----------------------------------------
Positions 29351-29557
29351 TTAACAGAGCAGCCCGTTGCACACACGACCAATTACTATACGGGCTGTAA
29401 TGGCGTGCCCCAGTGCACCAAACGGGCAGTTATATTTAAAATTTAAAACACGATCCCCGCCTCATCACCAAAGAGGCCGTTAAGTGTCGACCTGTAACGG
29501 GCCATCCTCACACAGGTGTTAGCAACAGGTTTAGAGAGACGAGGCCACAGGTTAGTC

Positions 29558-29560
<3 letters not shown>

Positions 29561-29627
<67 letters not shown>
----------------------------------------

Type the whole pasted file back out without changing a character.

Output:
Positions 29351-29557
29351 TTAACAGAGCAGCCCGTTGCACACACGACCAATTACTATACGGGCTGTAA
29401 TGGCGTGCCCCAGTGCACCAAACGGGCAGTTATATTTAAAATTTAAAACACGATCCCCGCCTCATCACCAAAGAGGCCGTTAAGTGTCGACCTGTAACGG
29501 GCCATCCTCACACAGGTGTTAGCAACAGGTTTAGAGAGACGAGGCCACAGGTTAGTC

Positions 29558-29560
<3 letters not shown>

Positions 29561-29627
<67 letters not shown>